This post may contain affiliate links. Please read my disclosure policy.
Fresh and simple blueberry pie — a classic homemade pie recipe with an all-butter crust infused with lemon.
This is a classic blueberry pie recipe, plain and simple, with no fancy crimping, cutting or other pastry tricks necessary.
While you can literally spend years learning the fine art of making a “perfect” pie, a delicious homemade pie — humbly imperfect — still tastes incredibly good.
And just like first love, you’ll never forget the taste of homemade blueberry pie.
I’m talking about a forkful of pie, loaded with flaky crust and purple, tangy-sweet berries that burst in your mouth and leave your tongue a Harry Potter-shade of blue.
Perfect Pie Crust?
Where did that saying “easy as pie” come from?
If it were true that nothing could be easier than making a pie, then why are so many otherwise good cooks afraid to tackle it?
I’m raising my hand here.
It was only after realizing that I’m not interested in becoming some kind of master pastry chef that I let myself off the hook and dove headfirst into pie-making.
The pressure to make a flawless pie actually intimidated me from making pie in the first place. Which is ridiculous!
A slice of homemade pie is just about as homey as it gets, right up there with roast chicken, mashed potatoes and gravy.
Really, life is too short for pie deprivation, so let’s get started.
HOW TO MAKE AN EASY BLUEBERRY PIE
This crust of this pie is filled with blueberries – because we love blueberries 🙂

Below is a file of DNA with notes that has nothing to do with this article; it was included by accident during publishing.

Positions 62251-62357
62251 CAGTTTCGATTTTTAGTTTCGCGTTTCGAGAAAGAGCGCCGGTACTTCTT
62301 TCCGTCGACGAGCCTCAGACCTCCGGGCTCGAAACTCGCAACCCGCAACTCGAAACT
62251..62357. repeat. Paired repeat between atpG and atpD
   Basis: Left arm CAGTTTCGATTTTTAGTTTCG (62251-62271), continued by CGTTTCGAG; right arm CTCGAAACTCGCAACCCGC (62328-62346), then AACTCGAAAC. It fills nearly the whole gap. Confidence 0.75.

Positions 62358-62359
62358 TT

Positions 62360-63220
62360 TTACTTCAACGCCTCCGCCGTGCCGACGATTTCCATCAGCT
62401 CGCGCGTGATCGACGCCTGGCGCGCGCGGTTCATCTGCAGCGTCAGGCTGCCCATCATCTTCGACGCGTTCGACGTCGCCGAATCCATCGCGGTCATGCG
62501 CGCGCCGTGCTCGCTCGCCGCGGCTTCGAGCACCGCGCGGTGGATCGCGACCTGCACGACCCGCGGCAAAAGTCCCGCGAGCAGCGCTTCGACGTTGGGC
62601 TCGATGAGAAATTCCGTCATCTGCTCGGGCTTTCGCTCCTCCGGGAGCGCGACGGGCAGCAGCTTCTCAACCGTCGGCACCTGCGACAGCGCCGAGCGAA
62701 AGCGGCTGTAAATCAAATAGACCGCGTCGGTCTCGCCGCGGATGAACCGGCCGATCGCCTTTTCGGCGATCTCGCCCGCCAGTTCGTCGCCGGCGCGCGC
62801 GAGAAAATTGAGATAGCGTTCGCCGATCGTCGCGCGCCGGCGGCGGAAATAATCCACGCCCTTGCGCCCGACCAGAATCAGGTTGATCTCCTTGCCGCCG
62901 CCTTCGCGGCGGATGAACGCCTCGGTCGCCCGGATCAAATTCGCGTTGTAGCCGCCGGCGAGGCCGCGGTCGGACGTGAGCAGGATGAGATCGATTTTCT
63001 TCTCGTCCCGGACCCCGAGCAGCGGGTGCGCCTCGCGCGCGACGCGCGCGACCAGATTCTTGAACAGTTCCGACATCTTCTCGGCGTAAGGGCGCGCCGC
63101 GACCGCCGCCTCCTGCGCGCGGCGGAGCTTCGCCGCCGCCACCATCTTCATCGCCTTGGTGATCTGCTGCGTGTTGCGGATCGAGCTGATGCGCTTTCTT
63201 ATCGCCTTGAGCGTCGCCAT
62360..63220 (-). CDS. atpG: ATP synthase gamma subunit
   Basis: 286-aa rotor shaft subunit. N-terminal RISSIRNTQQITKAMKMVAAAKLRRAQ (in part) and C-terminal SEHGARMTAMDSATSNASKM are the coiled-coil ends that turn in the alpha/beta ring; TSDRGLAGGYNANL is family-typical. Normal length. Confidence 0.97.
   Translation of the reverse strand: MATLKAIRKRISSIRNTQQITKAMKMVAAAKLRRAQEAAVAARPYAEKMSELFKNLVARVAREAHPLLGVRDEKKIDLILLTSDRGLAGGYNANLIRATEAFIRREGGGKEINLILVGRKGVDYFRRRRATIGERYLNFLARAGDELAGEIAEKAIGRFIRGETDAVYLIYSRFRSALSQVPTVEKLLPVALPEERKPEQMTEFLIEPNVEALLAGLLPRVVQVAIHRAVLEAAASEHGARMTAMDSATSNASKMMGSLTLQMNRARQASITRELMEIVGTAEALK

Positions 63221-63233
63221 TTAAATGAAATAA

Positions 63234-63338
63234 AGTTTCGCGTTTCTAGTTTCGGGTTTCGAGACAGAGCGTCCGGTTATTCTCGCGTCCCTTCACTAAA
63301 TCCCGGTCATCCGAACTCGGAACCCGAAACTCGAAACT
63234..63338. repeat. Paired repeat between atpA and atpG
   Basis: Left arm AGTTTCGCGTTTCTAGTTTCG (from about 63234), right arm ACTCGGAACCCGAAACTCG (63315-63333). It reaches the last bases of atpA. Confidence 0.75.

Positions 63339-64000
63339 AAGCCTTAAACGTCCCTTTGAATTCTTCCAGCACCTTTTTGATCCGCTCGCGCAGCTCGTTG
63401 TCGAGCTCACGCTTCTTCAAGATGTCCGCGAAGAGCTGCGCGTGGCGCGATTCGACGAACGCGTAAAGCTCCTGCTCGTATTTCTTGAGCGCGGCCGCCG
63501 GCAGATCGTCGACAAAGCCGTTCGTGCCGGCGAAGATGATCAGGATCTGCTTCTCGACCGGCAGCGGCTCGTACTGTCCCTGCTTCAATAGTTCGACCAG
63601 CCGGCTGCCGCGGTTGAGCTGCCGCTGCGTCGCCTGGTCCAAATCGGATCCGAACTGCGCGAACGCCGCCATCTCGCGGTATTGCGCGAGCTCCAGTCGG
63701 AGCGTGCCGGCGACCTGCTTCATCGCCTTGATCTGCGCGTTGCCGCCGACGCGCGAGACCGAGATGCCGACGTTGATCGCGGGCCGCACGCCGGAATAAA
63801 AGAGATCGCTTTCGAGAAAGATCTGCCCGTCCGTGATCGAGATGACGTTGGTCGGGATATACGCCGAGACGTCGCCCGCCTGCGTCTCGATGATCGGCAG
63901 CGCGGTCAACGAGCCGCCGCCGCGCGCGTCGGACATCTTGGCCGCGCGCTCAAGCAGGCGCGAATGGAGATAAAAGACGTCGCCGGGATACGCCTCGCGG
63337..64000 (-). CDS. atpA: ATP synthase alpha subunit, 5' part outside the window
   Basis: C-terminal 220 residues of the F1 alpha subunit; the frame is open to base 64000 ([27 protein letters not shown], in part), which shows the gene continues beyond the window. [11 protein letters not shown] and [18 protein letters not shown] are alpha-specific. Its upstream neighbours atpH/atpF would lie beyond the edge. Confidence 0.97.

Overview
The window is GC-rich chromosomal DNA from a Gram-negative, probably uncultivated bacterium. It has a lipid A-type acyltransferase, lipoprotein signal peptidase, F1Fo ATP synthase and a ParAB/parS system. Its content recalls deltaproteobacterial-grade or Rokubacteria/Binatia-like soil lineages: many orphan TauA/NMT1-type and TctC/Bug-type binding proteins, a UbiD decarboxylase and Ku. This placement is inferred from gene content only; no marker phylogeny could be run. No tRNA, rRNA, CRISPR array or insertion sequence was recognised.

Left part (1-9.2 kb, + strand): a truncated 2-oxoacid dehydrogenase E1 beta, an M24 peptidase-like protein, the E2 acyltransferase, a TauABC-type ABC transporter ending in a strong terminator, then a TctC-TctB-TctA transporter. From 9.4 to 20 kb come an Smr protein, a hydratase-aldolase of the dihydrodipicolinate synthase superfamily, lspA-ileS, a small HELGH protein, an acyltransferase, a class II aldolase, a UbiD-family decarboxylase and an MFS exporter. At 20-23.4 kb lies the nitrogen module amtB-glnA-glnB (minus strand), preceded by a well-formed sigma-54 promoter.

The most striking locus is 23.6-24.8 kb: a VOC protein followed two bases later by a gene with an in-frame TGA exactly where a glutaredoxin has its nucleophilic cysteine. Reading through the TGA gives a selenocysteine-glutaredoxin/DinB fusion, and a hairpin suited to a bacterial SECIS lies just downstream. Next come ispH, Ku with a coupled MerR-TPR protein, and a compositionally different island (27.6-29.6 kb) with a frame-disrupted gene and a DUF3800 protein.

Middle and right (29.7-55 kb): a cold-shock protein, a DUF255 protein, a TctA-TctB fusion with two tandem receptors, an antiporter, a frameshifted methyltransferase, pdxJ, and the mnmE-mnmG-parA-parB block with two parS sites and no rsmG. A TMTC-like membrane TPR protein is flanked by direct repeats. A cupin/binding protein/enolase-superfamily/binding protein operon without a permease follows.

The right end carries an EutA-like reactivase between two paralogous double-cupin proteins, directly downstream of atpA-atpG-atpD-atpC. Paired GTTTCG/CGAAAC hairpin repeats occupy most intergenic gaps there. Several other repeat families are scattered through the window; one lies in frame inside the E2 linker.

My flaky butter pie crust recipe is one you can use with an array of fruit fillings.
It’s the same basic recipe as our favorite old-fashioned apple pie.
To make a 9-inch, double crust pie, (one with a top crust and a bottom crust), you only need a few ingredients:
- All-purpose flour
- Butter (salted or unsalted)
- Sugar and fine salt
- Ice water
- Lemon (juice and zest)
Mixing the dough in a food processor is often my first choice because it’s stupid easy, but many pie purists frown on this because it’s less hands-on.
It really doesn’t matter which method you use. Choose your own adventure!
See the recipe directions below for instructions on making the dough by hand or in a food processor.
Tips and tricks for making pie crust
- Use cold butter. My trick is to cut the butter into cubes, put them on a plate and stick it in the freezer for a few minutes before mixing the dough.
- If you can, choose a plain glass or ceramic pie dish. These pans heats slowly and evenly, ensuring the crust and filling will be baked to perfection at the same time. Basic Pyrex-style pie pans are inexpensive and widely available. Stoneware pans are also good (and they look beautiful), but they are a bit more expensive.
- A few chunks of butter in the dough are fine – they create flaky air pockets while the pastry bakes.
- Lightly dust the discs with flour before rolling, and also your work surface. A granite or marble countertop is ideal, but a large cutting board or big sheet of parchment will work in a pinch.
- Rotate the dough frequently so it doesn’t stick. I use a bench scraper to nudge the dough without tearing it.
- You don’t need to stress about getting a perfect crimped edge — just pinch the edges of the dough firmly to seal and trim off the overhanging dough.
- Brush the top the unbaked pie with a beaten egg and a sprinkle of sugar. This makes a golden-crisp crust.
How to make blueberry pie filling
Start with 4 generous cups of fresh or frozen blueberries (no need to defrost), then mix the berries with some sugar, cornstarch and lemon juice.
Put the berries over the bottom layer of pie dough, then cover with the top disc.
how long does a pie last unrefrigerated?
Wrap any leftover pie and keep for up to 2 days, either at room temperature or in the refrigerator.
Homemade Blueberry Pie
- 4 cups (590 g) blueberries, fresh or frozen
- 1/4 cup (30 g) cornstarch
- 1/2 cup (60 g) granulated sugar
- 1 tablespoon (15 ml) fresh lemon juice
- 1 Double Crust Pie Dough, recipe follows
- 1 egg, lightly beaten
- 1-2 tablespoons demerara raw sugar
- Preheat oven to 425 degrees.